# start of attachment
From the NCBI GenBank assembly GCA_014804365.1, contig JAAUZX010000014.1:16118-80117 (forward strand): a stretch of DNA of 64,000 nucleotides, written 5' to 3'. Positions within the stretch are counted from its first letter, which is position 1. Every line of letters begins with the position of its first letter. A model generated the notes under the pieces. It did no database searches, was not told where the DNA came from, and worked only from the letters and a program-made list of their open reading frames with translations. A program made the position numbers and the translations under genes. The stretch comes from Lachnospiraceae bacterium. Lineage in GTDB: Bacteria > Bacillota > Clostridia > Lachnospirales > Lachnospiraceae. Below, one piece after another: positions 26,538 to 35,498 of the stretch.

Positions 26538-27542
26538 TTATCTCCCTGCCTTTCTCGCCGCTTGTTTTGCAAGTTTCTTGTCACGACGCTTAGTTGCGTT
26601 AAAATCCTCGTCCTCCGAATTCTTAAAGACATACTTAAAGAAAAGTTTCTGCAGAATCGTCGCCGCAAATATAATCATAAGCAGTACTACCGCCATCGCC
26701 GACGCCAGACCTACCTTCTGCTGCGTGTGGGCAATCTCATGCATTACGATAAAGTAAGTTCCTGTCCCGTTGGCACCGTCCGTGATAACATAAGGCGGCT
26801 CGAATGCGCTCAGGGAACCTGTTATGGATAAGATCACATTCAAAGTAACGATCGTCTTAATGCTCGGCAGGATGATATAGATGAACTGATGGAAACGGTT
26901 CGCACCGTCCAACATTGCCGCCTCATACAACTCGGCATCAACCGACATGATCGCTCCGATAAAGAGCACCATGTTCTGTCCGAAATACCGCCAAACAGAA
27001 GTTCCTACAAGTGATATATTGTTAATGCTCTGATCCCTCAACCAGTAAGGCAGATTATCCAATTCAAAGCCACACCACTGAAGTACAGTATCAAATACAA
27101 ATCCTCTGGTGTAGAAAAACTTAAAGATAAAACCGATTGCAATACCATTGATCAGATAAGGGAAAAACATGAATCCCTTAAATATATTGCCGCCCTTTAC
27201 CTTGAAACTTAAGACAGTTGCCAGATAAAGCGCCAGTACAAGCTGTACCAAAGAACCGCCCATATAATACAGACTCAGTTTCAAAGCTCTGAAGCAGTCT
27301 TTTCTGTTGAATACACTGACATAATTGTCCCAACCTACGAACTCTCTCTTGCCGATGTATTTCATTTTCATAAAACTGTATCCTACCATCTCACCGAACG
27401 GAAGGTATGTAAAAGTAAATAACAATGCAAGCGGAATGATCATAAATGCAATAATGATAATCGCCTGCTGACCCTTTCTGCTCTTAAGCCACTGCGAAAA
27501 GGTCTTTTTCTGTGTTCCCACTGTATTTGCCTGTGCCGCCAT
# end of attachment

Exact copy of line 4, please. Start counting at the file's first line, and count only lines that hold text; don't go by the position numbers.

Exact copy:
26601 AAAATCCTCGTCCTCCGAATTCTTAAAGACATACTTAAAGAAAAGTTTCTGCAGAATCGTCGCCGCAAATATAATCATAAGCAGTACTACCGCCATCGCC